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Evaluation database

Evaluation report

2014 India: Evaluation of Empowering Young Girls and Women in Maharashtra, India

Author: Sambodhi Research & Communications Pvt. Ltd

Executive summary

With the aim to continuously improve transparency and use of evaluation, UNICEF Evaluation Office manages the "Global Evaluation Reports Oversight System". Within this system, an external independent company reviews and rates all evaluation reports. Please ensure that you check the quality of this evaluation report, whether it is “Outstanding, Best practice”, “Highly Satisfactory”, “Mostly Satisfactory” or “Unsatisfactory” before using it. You will find the link to the quality rating below, labelled as ‘Part 3’ of the report.


The project 'Adolescent Girls’ Life Skills Education Project' named ‘Deepshikha' is aimed at empowering adolescent girls in the age group of 12-18 years to come together to protect their rights and build their futures while actively participating in the development of their communities. The project focuses on reaching out to out of school adolescent girls mostly from the vulnerable and deprived sections of society and bring them into the mainstream.

The overall goal of the project is as follows:

1) To successfully develop low-cost and replicable strategies that succeed in empowering adolescent and young girls and through them address the issue of gender in development that leads to ensuring an equitable and sustainable development environment and accelerates progress towards achieving the Millennium Development Goals.

2) The empowerment exercise is sought to be achieved through an iterative process of equipping the adolescent girls with the necessary life skills, knowledge and attitudes. The project also recognizes the importance of peer groups in the process of empowerment and rights recognition thereby rightly focusing on forming adolescent groups and encouraging them to take up income generating activities.

The project was initiated in November 2008. The project has been implemented in 2 phases: Phase 1 spanned from August 2008 to November 2011 and Phase 2 spans from September 2012 to December 2015. Phase 1 ended in November 2011 lasting a total period of 3 years and three months. Phase 1 was implemented in seven blocks of Chandrapur district, six blocks of Latur district, and two blocks of Nandurbar district, and three wards of Mumbai. Currently, the project is running in its second phase focusing on developing entrepreneurial and financial skills of the adolescent girls and linking them with potential livelihood opportunities. The project has reached 70,000 adolescent girls, formed 2850 Adolescent Girls Groups.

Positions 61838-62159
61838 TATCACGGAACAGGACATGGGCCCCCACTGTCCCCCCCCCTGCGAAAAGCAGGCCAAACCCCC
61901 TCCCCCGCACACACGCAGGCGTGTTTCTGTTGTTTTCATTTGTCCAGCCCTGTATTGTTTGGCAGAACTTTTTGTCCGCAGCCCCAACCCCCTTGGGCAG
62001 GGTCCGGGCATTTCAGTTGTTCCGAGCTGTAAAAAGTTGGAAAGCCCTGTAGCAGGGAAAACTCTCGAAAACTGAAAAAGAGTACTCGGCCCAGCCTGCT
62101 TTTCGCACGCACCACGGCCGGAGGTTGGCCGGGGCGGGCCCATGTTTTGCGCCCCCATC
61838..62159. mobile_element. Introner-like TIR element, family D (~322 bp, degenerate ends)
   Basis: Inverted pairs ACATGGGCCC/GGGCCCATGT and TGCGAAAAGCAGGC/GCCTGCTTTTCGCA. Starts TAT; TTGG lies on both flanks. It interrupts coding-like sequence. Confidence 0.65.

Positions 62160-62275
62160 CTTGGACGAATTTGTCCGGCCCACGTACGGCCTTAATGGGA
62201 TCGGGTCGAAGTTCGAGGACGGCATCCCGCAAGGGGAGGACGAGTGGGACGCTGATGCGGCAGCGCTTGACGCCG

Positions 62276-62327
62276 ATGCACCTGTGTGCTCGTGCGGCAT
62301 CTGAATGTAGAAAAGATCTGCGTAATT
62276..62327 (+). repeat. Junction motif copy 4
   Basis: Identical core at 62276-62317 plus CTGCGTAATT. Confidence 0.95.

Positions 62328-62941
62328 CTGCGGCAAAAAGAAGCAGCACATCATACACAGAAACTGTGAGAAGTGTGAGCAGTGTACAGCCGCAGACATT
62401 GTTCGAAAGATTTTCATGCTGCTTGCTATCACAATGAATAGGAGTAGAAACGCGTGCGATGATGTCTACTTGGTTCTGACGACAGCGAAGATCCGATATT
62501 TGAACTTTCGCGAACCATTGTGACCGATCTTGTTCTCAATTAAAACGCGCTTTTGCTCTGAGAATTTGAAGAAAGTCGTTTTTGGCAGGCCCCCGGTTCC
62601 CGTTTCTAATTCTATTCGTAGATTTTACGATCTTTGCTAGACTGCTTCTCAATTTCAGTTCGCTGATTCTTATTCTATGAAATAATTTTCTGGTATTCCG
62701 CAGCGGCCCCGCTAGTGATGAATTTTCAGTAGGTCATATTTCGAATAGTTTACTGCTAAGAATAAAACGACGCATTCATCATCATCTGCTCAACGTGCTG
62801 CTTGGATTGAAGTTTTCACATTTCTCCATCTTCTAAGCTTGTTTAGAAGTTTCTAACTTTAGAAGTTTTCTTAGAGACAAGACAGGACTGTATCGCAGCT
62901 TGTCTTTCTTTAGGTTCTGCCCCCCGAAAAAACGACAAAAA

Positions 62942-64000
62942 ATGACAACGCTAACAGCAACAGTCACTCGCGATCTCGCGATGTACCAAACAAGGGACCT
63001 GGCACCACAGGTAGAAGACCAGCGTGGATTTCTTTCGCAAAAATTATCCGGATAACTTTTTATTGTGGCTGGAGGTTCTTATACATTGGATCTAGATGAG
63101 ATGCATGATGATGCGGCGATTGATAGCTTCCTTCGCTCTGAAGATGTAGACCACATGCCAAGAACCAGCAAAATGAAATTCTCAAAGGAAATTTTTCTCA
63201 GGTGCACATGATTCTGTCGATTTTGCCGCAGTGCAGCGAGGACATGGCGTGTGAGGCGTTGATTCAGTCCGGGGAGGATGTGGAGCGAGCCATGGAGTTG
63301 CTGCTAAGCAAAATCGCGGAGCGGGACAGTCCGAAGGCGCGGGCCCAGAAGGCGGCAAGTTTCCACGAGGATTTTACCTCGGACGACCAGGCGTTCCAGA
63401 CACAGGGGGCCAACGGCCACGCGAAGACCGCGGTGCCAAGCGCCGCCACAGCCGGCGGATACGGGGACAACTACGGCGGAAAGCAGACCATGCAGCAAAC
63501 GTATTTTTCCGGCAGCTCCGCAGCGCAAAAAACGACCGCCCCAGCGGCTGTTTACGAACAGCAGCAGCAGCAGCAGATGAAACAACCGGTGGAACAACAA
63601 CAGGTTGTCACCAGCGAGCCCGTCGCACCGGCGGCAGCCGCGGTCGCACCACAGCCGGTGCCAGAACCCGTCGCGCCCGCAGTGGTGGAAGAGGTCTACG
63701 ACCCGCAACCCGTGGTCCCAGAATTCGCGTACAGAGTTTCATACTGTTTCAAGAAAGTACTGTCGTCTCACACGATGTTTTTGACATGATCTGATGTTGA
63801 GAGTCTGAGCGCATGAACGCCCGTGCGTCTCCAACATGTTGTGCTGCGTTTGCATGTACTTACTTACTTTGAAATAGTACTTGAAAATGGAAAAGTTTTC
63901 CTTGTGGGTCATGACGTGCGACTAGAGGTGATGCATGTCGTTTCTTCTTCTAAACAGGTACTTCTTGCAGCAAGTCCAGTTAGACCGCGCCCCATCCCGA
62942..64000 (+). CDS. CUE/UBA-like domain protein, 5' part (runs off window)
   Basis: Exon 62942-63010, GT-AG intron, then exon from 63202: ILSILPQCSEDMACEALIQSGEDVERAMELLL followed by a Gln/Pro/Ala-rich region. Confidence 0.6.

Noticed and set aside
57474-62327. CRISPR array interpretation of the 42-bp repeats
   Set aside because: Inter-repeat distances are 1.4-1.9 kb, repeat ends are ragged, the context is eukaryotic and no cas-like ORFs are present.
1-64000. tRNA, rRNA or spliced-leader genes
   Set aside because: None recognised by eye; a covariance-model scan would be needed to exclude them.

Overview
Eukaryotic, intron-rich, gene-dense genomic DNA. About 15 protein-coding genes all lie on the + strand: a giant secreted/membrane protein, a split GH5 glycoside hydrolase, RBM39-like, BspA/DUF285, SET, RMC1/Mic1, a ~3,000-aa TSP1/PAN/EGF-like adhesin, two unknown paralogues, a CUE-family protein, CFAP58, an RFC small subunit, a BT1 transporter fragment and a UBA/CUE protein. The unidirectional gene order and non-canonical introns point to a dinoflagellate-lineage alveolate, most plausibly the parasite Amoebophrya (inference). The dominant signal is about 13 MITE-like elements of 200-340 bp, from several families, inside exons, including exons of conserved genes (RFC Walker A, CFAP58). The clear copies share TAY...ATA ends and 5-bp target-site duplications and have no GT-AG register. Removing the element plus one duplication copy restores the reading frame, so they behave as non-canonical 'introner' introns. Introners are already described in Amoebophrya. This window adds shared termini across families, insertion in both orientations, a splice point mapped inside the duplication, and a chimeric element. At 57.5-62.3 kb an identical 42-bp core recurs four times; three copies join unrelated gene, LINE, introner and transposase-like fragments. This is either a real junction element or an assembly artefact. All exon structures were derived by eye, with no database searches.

The overall objective of the evaluation exercise was to assess empowerment of the adolescent girls in the age group of 12-18 years after the programme implemented in Phase 1.

In specific, following are the evalutions questions answered:

1) To what extent are “Building Brighter Future” programme (BBF) are aligned towards fulfilling the goal of “empowering adolescents with the correct knowledge to adopt positive practices, access preventive, curative and protective services, and enhance their skills and participation in local governance and decision-making?”

2) To what extent were the outcomes of imparting life skills, correct knowledge and attitude, group formation and state gender resource centre relevant to the problems identified at the beginning of the BBF programme?

3) To what extent has the programme outcomes been aligned with the state and national policies related to adolescent?

4) To what extent are they aligned with the outcomes of government programmes such as initiatives by Human Development Commissionarate, SABLA, Gender initiatives for KGBV?
5) To what extent has the programme achieved outcomes and goal?

6) What are the findings in terms of outputs, outcomes and impact of the programme?

7) Were the resources (funds, expertise, and time) allocated appropriate to support the strategies and activities?

8) To what extent are the adolescent girls following the practices taught to them during the training sessions; the government has integrated the innovations in its own system?

9) How has the State Office used the project for advocacy and influencing government programmes and policies?

10) Are the partnerships developed within the project (government, NGOs, panchayat,CBOs etc) able to take forward and sustain the programme?


Evaluation Design: The study used pre-post design with a project and comparison group to compare the changes in impact and outcome indicators with respect to the baseline. A mixed research design was most conducive to the situation, with the quantitative component yielding information on knowledge, attitude, behavior and practice related indicators, while the information on institutionalization of processes and pathways to change were addressed by the qualitative arms of the research investigation. The information generated from the qualitative component was used to validate the findings generated from the quantitative assessment and to explain the results generated from quantitative data in more detail.